Author: Joseph Heller
Genre: Black Humor, Satire
The glorification of war has a long sordid past, stretching all the way back to the days of Homer and the Iliad. The masses’ rejection of war and the exposure of its horrors have relatively less storied histories but are well-established nonetheless. Joseph Heller’s dark comedy classic, Catch-22, lays bare a third, far more mundane element – the mind-numbing inanity and jaw-dropping pettiness of war. Set in the dreary final days of World War II, when the war was almost as good as over but not quite, the novel focuses on one Captain John Yossarian, a bombardier whose sole aim in life is to live as long as he can. Unfortunately for him, his job requires him to fly regularly into extremely dangerous enemy airspace and his countless attempts at getting out of the army are rebuffed by his archenemy – the eponymous Catch-22. In its first incarnation, the catch states that asking to be grounded from flying dangerous missions is the sign of a rational mind, since only crazy people would willingly fly such dangerous missions – however, anyone certified crazy can apply to be grounded and not fly the missions. The beauty of this bureaucratic atrocity is lost on neither Yossarian, who grudgingly grants it the respect awarded to a worthy foe, nor on the reader, who will see it manifest in numerous forms throughout the book.
Humour is the most obvious foundational element of Catch-22, but so are death and trauma. The novel works as well as it does because of the way Heller is able to juxtapose these two extremes in keeping with the best traditions of black comedy. The relentless idiocy and incompetence that the characters display would make for amusing enough entertainment on its own but those same qualities displayed in the grim setting of a devastating war make the contrast that much more striking. The humour is, naturally, delivered by a cast of characters that are unfailingly inept, each of whom is, in some sense of the word, crazy. Most of the novel’s charm comes from these characters and their idiosyncrasies; incapable of completing the simplest of tasks though they are, their frequent, ill-fated attempts at finding solace in the tedium of war make for great, madcap comedy. The characters, divided into the greedy and selfish members of the military brass and the jaded officers below them, take turns in the telling the events of the story; often, a joke will be set-up by one character with another delivering the punchline. This rotating point of view allows Heller to flesh most of his characters out and while that doesn’t always lead to sympathy, it does often lead to understanding. That understanding, for better or worse, only goes so far; no amount of empathy can really excuse some of the characters’ self-serving actions.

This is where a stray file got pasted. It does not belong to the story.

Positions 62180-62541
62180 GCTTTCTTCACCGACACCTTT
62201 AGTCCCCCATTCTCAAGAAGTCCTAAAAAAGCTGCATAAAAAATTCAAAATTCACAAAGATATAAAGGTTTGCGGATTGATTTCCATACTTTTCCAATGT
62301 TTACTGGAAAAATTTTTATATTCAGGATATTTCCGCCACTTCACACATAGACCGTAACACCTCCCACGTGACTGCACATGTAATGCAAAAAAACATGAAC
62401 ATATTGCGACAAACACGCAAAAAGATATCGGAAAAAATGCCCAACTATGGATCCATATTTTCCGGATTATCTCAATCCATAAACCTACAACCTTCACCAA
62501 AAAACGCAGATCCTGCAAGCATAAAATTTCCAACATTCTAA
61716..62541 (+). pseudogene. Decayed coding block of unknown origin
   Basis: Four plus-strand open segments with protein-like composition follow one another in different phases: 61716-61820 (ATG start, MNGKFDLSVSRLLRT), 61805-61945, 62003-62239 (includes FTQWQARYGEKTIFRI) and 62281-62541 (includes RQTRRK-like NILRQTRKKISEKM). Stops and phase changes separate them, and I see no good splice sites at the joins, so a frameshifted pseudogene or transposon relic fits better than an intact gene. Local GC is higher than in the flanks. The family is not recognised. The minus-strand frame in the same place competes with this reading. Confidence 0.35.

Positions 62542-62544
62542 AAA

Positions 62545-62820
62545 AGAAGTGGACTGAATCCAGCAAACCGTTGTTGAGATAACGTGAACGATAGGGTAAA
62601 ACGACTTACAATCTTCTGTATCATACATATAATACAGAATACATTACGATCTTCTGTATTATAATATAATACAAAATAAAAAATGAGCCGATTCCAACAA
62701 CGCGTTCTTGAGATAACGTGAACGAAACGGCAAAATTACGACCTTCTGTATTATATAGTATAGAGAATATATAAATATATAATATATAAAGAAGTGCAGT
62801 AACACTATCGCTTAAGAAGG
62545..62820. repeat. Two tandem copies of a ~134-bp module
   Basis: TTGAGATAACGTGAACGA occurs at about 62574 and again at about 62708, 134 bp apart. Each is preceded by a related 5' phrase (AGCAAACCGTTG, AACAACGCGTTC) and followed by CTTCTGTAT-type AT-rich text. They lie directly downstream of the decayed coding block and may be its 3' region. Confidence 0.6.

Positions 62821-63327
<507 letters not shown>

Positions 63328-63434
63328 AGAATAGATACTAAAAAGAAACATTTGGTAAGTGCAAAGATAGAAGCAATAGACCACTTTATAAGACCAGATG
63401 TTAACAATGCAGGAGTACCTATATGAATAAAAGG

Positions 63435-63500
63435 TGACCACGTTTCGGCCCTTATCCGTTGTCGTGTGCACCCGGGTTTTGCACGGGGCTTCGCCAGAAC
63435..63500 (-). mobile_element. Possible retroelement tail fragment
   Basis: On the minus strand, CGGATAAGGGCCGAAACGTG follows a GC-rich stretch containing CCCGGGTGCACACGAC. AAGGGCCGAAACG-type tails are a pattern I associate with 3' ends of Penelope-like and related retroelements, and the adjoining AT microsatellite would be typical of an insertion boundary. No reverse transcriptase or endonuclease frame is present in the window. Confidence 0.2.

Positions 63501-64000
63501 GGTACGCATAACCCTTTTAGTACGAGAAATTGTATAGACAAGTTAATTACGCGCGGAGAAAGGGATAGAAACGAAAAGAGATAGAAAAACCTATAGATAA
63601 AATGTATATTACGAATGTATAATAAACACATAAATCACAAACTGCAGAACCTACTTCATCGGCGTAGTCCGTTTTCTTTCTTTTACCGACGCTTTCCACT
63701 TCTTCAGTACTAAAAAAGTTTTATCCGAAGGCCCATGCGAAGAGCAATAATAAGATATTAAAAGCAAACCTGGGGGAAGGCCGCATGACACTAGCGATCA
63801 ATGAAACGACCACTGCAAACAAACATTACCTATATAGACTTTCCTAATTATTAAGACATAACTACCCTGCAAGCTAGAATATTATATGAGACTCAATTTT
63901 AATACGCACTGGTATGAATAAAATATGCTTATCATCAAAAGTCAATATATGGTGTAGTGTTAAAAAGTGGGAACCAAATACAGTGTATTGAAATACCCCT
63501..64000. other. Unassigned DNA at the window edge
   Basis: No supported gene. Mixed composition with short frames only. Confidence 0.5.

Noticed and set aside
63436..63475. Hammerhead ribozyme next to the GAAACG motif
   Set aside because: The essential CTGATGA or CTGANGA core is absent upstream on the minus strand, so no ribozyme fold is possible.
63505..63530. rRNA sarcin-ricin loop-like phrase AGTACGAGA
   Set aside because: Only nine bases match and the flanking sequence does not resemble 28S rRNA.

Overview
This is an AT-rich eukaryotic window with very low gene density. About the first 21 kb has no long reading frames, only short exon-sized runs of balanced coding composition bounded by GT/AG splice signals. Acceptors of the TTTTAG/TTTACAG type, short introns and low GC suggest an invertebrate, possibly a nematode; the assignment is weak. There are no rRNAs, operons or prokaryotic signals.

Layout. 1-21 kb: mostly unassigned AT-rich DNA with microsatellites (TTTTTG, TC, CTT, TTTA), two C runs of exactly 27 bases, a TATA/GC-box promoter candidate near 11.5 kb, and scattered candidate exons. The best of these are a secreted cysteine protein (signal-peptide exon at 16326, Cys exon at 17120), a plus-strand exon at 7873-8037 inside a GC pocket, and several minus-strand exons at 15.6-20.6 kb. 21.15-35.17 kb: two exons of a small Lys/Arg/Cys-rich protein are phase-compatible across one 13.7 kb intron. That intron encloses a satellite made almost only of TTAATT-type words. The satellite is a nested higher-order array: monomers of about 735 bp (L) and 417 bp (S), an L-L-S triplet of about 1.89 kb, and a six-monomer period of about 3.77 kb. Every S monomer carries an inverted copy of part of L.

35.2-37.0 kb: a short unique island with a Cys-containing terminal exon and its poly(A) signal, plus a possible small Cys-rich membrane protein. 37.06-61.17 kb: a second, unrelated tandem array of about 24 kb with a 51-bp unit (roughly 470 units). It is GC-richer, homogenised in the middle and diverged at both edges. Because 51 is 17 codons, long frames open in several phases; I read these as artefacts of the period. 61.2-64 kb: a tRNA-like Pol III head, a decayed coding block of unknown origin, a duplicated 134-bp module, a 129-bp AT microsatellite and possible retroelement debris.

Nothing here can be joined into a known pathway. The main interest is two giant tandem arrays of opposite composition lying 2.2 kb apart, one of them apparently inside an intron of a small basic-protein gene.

The first half of Catch-22 certainly seems to drag on; it’s a barrage of jokes and non-sequiturs as Heller gives each character a little bit of time in the limelight. It doesn’t really help that the first half of the novel is told in a rambling, non-linear manner; each incident references in the opening chapter is expanded upon but not in any sort of logical order. Even the humour is light-hearted enough that for a while, one might suspect that Heller is simply using World War 2 as an excuse to give the characters a context in which to interact. Where else but in a drafted war would you find a Red Indian chief, a corrupt New Jersey doctor, mentally handicapped repairman and chaplain with self-confidence issues? There were mentions, of course, of people dying, of vague, half-remembered comrades, of the ever-present possibility of death. The humour, however, lulls the reader into a sense of complacency; yes, ‘people’ are dying in the war, but surely not any of the named characters. The second half of Catch-22 takes a turn for the darker; Heller retains the same dry style throughout the book but the events he describes start becoming increasingly troubling as the war continues to drag on. Characters begin to disappear and others begin to show signs of trauma that can no longer be conveniently ignored after being labelled amusing. Suddenly, the self-serving pettiness of the military brass is no longer quite as funny as it was; now that characters that the readers are invested are beginning to really show the effects of constant fear and stress, it’s hard to feel anything but rage at those at the top who continue their politicking, unaffected by the pain they are inflicting. By the novel’s final chapters, there are no laughs to be found.
That transition, over the course of the novel, from the amusing to the shocking, is what makes Catch-22 so memorable. Better authors have written better books about suffering and the inhumanity of war, better books have been written about the pain and sacrifice of those who fight in the war. What Catch-22 isn’t so much a condemnation of war as a whole or an examination of its effects on the common soldier – though there are notable elements of both throughout the book – but rather, it is an indictment of the greedy and the selfish that make war a lot worse than it has to be.
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